Bill Peschel had to go rooting, so to speak, around his Web site:
I had received an email from HostGator telling me that they couldn’t back up PlanetPeschel because of “inode,” which was about as unhelpful a message as one could get.
Fortunately, HostGator had a page explaining what the heck inode means. In plain English, I have too many files on my shared hosting. More than a 100,000 of them. They don’t mind my having them, they said, they’re just not going to back up all of them. And if you get to 250,000, they warned me, I’ll have to pay them and make some changes.
(Shared hosting, if I remember right, means my website’s on a server with a bunch of other sites.)
This is indeed what shared hosting is. I have it. I have five sites on that machine, but I’m not alone.
Anyway, this surprised me. I’ve got a lot of files on Planetpeschel, but 100K?
Depending on what the cache has done lately, I have somewhere around 25,000 files.
I have a different backup issue. On my WordPress installs, a plugin called wp-db-backup gzips up the database and emails me a copy once a week — except here. The issue is that this database is freaking huge: on the order of 75 megabytes. Doesn’t sound like a lot for nearly 20,000 posts and about two and a half comments per, but the catch is that gzip brings it down to 21 or 22 MB — and the host’s email facility won’t handle anything in excess of 20 MB. Workaround: while I’m not working on the site, I set the backup to run manually, and drop the resulting gzipped file on my desktop.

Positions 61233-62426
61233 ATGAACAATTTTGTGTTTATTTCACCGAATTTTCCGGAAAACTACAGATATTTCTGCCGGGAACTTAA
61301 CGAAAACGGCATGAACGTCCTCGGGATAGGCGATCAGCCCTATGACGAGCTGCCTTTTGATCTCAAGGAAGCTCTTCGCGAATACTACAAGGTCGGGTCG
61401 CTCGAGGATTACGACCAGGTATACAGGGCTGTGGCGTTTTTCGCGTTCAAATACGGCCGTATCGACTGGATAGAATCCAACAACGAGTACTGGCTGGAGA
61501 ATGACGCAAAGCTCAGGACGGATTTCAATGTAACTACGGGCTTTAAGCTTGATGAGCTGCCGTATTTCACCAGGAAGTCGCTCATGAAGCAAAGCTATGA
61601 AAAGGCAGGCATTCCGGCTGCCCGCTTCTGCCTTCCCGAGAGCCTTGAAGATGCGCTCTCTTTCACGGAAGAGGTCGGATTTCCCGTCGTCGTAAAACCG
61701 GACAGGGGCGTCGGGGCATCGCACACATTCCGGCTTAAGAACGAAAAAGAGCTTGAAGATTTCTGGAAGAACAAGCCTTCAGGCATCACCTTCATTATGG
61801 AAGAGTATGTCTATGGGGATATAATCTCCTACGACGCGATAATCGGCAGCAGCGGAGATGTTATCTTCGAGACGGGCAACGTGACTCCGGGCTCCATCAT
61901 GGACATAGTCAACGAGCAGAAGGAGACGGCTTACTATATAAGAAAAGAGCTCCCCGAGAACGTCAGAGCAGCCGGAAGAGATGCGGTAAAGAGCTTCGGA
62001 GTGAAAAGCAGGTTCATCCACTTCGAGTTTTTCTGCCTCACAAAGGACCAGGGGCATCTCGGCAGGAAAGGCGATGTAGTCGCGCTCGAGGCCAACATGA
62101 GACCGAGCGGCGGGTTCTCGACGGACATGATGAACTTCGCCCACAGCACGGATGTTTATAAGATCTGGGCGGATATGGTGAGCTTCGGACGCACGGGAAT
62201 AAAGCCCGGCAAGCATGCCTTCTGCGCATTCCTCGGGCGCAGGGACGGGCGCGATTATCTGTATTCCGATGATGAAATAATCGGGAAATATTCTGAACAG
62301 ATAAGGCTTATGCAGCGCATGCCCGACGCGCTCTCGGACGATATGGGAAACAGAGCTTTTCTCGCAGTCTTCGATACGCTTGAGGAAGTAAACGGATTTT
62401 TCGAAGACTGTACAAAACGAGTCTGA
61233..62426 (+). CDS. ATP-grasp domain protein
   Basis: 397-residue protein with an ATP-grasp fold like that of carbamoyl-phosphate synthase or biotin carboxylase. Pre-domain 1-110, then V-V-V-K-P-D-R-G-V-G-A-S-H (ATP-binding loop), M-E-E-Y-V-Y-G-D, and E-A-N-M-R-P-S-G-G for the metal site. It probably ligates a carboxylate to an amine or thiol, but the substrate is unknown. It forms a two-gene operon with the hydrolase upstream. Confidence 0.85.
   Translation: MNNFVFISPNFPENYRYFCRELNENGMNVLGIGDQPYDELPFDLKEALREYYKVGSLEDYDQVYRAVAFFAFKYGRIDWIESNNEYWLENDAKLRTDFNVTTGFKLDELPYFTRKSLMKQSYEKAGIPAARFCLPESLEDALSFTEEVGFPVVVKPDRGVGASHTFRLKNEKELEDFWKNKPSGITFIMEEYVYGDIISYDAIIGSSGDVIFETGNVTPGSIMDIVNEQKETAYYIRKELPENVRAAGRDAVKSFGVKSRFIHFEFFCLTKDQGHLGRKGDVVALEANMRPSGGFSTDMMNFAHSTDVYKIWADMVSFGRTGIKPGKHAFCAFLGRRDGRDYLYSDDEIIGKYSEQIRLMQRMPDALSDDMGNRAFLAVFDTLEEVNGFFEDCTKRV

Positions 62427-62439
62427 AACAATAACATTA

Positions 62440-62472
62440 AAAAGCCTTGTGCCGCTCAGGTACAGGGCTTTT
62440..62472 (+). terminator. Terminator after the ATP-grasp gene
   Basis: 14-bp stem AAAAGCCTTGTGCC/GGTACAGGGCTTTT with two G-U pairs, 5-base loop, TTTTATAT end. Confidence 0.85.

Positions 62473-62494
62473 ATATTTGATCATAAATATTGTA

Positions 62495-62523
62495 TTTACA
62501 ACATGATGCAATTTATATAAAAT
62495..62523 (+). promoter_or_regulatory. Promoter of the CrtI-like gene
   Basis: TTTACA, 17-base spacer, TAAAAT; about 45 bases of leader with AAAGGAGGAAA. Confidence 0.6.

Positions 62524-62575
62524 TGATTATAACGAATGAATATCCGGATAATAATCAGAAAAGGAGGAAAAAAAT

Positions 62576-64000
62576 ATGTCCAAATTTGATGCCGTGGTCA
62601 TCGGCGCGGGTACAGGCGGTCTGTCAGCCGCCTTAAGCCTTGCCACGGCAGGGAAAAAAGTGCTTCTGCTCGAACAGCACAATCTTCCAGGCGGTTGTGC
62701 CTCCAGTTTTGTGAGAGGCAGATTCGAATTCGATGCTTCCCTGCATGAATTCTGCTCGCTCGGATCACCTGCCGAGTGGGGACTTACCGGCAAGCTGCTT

Bill’s excess-files problem, however, isn’t related to this at all:
I have a plug-in on WordPress called Autoptimize, which saves bits and pieces of the site to call them up quickly. Turns out my settings told it to save a lot of files. Like, 65,000 of them.
Once I got rid of them, HostGator thanked me and said they’ll back up my site next week. Everyone’s happy (except me; I had to put a note down on my calendar a week from now to check my inodes and see if they’re swelling again).
I hadn’t heard of this plugin, so I went looking:
Autoptimize makes optimizing your site really easy. It concatenates all scripts and styles, minifies and compresses them, adds expires headers, caches them, and moves styles to the page head and can move scripts to the footer. It also minifies the HTML code itself, making your page really lightweight. There are advanced options and an extensive API available to enable you to tailor Autoptimize to each and every site’s specific needs.
Which sounds nice. Then there’s this:
If you consider performance important, you really should use a caching-plugin such as e.g. WP Super Cache or HyperCache to complement Autoptimize.
Hmmm. I went straight to the caching program, myself. It saves bigger pages — full-fledged HTML static pages — but a lot fewer of them.